Analysis: Door slams on Japan bank rally as focus turns to bond holdings in wake of SVB
By Tom Westbrook
SINGAPORE (Reuters) - Tokyo banking stocks stood within sight of decade highs last week, testing the top of a range that has bound them since the 2008 global financial crisis -- then Silicon Valley Bank collapsed, dashing hopes of a new dawn for banking in Japan.
Losses in Silicon Valley Bank's bond portfolio have highlighted similar risks for Japanese lenders' gigantic foreign bond holdings, which are carrying over 4 trillion yen ($30 billion) in unrealised losses.
At the same time, a radical shift in the global interest rate outlook has dashed bets on policy normalisation - and more lucrative lending - any time soon in Japan.
Three days of selling has the Tokyo Stock Exchange banks index down 16% - its sharpest drop since the days after the 2011 earthquake and tsunami struck Japan. The index led falls in Asia on Tuesday while other markets steadied. [.T]
"Japanese banks share with SVB the characteristic of having substantial holdings of bonds, whose prices fall when bond yields rise, creating solvency risk," said Michael Makdad, a senior equity analyst at Morningstar in Tokyo.
Most, he said, have hedged their exposure and stand prepared to manage losses. Japan's banks have also said as much.
But sharp falls in the shares of Japan Post Bank, which Makdad calculated as the most exposed, and some slight wobbles in bond prices for the unlisted Norinchukin - also with heavy exposure - illustrate concern and Japan's vulnerability.
Japan's bondholdings are also huge. Japanese investors are the largest foreign owners of U.S. Treasuries, with financial firms chief among big holders since low domestic loan rates and low yields drive them to find better, but safe, returns elsewhere.
"The difference comes from the loan-to-deposit ratio," said Norihiro Yamaguchi, senior economist at Oxford Economics.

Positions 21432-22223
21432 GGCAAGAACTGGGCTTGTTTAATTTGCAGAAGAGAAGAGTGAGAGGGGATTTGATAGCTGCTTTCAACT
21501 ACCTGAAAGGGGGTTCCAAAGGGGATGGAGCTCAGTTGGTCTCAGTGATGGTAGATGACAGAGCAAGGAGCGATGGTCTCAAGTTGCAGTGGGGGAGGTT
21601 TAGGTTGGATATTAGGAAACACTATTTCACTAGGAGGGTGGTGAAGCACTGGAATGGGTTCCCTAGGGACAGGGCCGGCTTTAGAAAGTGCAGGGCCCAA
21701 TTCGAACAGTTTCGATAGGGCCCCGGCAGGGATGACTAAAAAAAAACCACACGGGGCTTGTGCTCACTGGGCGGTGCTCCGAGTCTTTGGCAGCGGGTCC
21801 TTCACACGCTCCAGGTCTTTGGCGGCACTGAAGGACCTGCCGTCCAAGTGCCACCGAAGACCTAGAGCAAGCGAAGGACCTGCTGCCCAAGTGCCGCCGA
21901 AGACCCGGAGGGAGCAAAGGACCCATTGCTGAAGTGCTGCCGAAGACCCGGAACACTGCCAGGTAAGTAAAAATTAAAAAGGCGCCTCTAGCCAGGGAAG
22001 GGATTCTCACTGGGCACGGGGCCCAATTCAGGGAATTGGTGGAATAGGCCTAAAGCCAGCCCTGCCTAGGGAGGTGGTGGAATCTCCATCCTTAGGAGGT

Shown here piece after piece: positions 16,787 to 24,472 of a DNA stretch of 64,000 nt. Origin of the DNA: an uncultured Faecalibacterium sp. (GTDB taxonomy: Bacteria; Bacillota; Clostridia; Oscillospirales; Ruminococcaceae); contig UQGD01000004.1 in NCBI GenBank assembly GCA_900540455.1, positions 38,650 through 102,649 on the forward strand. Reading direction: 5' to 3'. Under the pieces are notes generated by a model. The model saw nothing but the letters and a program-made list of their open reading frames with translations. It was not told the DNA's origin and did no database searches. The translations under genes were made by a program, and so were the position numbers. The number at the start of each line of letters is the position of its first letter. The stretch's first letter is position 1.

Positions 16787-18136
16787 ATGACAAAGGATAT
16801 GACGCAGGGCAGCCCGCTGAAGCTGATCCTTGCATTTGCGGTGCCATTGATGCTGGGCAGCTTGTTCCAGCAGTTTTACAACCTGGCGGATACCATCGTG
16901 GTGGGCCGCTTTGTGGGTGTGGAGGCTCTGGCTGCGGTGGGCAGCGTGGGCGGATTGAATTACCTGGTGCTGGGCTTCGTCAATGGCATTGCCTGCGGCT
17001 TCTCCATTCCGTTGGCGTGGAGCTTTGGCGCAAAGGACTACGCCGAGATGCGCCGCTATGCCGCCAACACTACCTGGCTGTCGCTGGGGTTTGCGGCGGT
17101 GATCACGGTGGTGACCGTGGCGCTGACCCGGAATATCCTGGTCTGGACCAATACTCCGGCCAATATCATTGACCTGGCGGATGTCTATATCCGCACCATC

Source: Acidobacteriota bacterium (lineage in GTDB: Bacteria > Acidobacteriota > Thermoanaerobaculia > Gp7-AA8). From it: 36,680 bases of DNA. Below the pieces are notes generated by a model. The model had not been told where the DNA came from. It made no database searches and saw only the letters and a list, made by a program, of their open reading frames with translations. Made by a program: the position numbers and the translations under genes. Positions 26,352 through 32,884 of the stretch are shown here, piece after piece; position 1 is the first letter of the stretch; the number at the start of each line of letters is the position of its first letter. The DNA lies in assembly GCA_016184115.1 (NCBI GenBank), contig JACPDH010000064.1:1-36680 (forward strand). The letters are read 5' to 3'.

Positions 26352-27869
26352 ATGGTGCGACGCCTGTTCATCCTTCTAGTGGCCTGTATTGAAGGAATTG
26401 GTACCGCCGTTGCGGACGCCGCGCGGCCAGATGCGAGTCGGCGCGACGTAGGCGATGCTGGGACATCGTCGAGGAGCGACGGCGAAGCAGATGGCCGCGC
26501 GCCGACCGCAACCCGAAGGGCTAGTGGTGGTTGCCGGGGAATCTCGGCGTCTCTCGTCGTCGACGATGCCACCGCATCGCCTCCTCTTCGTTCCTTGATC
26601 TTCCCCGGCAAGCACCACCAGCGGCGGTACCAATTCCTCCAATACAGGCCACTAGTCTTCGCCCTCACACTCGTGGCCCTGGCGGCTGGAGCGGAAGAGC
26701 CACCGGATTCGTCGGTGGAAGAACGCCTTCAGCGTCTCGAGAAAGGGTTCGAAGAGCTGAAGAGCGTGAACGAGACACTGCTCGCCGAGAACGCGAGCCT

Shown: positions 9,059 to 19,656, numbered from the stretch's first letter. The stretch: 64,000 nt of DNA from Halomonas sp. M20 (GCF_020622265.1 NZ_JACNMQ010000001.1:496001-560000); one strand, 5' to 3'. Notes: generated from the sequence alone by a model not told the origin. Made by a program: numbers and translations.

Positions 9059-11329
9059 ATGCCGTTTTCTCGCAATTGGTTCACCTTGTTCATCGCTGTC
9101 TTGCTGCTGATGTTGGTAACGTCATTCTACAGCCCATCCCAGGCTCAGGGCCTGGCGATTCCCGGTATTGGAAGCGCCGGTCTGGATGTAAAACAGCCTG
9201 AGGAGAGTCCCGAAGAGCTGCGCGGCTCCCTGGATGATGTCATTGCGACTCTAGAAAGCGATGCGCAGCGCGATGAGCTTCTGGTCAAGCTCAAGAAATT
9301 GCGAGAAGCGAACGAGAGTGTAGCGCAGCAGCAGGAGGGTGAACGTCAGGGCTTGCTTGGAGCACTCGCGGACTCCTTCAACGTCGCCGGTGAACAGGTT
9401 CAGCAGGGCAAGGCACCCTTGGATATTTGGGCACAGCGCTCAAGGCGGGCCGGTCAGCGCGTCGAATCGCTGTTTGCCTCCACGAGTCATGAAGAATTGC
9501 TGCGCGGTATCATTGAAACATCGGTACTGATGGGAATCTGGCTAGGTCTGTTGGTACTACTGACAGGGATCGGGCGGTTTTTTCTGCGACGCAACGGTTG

"In Japan, it's quite low compared to other banks in the Asian region, so it means that they rely heavily on bond investments," he said. "With the chronic low interest rate environment in Japan, they actively invest in U.S. Treasuries."
GRAPHIC: Bonds are a huge part of Japanese banks' assets (https://www.reuters.com/graphics/GLOBAL-BANKS/SVB-JAPAN/jnpwyaqoxpw/chart.png)
BONDS GETTING HIT
Most of the time, bond losses aren't a problem for banks, which typically hold their investments to maturity.
But after the worst year in global bond markets for decades, the losses are very big -- foreign bond losses totalled about 3 trillion at the end of December at Japan's top three banks, and analysts at SMBC Nikko calculated another 1.4 trillion yen in unrealised foreign bond losses for regional banks.
Most analysts agree these risks are in hand. An annual Bank of Japan report published on Tuesday said Japanese financial institutions have sufficient capital buffers.
But it also said portfolio losses have swelled at regional banks, and that is where selling pressure has been heaviest as investors fret that smaller lenders will find it harder to navigate market volatility.
Share prices for such lenders had rallied hardest through the autumn as speculation mounted that a shift out of ultra-easy policy settings in Japan was in the offing and the prospect of higher interest rates and better margins lay ahead.
Japan's top regional bank, Resona Holdings, was the biggest loser on the Nikkei on Tuesday, dropping 9.2%, and is now falling harder than peers with a 21% loss in three days.
Japan's biggest financial firm, Mitsubishi UFJ Financial Group fell 8.6% on Tuesday and has lost more than 2 trillion yen in market value with a 17% drop in three sessions.
"I think it's about bonds getting hit," said Joshua Crabb, head of Asia-Pacific equities at Robeco. "And maybe some concerns Japanese banks have exposures, and some profit taking," he said. The banking index rose 40% from September to February.
($1 = 134.0900 yen)
(Reporting by Summer Zhen in Hong Kong, Rae Wee and Vidya Ranganathan in Singapore and Makiko Yamazaki in Tokyo; Writing by Tom Westbrook; Editing by Simon Cameron-Moore)